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PostPosted: Fri Dec 06, 2013 6:25 pm 
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prendrefeu wrote:
Butyl tubes offer greater heat resistance. But even with the fancy wheels of ZIPP and Xentis and their high-end braking surfaces: they state NOT to use latex tubes. Subtle hint at one of the sources of all the hub-bub in the past. :wink:


Zipp tested this and found that the rim strip would fail before the latex tube. I suspect the CYA rules come from consumer stupidity regarding how to install latex tubes rather than the tube's susceptibility to heat.

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PostPosted: Fri Dec 06, 2013 6:30 pm 
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^ Yes, didn't Zipp use their "Tangent" tubulars, which of course are re-branded Vittoria Corsa Cx Evo 320tpi tubulars, with latex tubes?


Last edited by Zigmeister on Fri Dec 06, 2013 6:36 pm, edited 1 time in total.

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PostPosted: Fri Dec 06, 2013 6:34 pm 
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prendrefeu wrote:
Blowout of tire occurs when the heat is too high, raising the pressure inside the tube, and hence a blowout - which can often damage the sidewall of the rim because pressures were exceeded.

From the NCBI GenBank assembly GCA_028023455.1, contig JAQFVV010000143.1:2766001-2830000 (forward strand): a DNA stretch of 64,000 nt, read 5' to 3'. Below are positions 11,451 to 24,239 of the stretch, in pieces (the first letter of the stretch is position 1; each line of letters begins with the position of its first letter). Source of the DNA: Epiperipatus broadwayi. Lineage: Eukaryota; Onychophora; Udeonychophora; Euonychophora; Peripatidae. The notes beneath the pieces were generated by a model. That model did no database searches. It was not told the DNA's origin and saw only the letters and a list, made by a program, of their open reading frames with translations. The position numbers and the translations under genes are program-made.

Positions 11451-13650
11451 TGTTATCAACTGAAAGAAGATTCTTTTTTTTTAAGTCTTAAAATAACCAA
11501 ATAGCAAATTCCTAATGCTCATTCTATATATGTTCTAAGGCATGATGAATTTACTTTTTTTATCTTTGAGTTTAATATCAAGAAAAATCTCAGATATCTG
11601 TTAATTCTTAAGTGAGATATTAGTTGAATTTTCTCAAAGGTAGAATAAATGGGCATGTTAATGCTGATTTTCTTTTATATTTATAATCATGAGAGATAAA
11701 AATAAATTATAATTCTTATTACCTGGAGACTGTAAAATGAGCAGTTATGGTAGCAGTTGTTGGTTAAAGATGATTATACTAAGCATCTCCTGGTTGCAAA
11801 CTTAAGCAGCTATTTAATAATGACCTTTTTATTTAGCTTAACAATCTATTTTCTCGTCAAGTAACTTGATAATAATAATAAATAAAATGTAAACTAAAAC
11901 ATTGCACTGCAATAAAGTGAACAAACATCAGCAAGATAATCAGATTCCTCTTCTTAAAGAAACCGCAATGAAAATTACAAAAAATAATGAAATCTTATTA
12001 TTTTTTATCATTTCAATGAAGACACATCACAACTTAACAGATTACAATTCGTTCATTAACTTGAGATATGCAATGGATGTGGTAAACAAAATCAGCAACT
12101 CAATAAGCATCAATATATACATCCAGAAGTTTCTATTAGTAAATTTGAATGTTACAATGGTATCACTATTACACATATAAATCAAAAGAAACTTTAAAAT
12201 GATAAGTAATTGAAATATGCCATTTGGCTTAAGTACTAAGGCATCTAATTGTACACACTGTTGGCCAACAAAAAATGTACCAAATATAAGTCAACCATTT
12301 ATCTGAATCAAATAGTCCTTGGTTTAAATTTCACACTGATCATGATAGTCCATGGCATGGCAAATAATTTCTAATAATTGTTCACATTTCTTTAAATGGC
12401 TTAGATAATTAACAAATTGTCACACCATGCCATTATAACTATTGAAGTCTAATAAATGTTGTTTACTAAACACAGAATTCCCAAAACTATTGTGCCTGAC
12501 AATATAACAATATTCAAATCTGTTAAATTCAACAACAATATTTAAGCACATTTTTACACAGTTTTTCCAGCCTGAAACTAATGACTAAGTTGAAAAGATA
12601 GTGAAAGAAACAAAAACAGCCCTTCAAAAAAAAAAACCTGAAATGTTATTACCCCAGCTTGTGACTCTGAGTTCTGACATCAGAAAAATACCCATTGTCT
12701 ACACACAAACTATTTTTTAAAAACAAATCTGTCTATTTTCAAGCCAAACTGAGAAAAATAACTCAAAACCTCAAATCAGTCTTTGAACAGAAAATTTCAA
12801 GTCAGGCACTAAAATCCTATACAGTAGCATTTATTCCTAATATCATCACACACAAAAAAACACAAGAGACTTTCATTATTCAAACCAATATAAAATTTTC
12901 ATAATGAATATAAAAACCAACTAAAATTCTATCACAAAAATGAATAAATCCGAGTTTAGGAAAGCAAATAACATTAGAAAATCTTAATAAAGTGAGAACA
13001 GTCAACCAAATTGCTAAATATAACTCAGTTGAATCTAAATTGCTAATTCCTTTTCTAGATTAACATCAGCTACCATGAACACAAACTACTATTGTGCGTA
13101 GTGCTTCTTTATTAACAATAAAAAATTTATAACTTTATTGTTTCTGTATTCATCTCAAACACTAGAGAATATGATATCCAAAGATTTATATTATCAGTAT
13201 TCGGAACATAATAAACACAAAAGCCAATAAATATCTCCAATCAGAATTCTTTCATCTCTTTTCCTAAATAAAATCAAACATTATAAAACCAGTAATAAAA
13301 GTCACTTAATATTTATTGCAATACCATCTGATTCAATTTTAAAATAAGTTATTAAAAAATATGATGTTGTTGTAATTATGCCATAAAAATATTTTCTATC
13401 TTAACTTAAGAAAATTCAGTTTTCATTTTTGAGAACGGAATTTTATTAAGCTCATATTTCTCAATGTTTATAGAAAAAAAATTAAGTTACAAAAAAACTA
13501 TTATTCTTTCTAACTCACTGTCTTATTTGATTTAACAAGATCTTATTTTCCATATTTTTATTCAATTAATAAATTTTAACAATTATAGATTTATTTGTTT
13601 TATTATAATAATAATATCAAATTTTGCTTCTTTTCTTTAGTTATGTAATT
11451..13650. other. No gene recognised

How high is the temperature in the tube going to get? 200F? If it is 80F outside, then if you started at 100 psi the pressure would rise to ~120 psi. That isn't enough to damage anything. That in combination with a Kevlar bead that gets softer at higher temperatures could result in the tire coming off if the cornering forces are just right, though. Even more likely if the tube and tire installation wasn't done right.

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PostPosted: Fri Dec 06, 2013 6:40 pm 
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Lennard Zinn has had a few articles where manufacturers responded to these topics regarding tubeless tires recently. Same idea regarding blowouts and where the failure point would be.

I thought Zipp found the sidewall would blowout of the tire, not the tube, don't recall if these were tubulars or clinchers now that I recall that video.

Will try to find a link.


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PostPosted: Fri Dec 06, 2013 6:41 pm 
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ZIG: I assume WMW is talking about zipp clinchers. Tubular rims/tires do not fail from heat build up. Just about all good quality tubular tires use latex tubes. It's just not an issue with tubulars.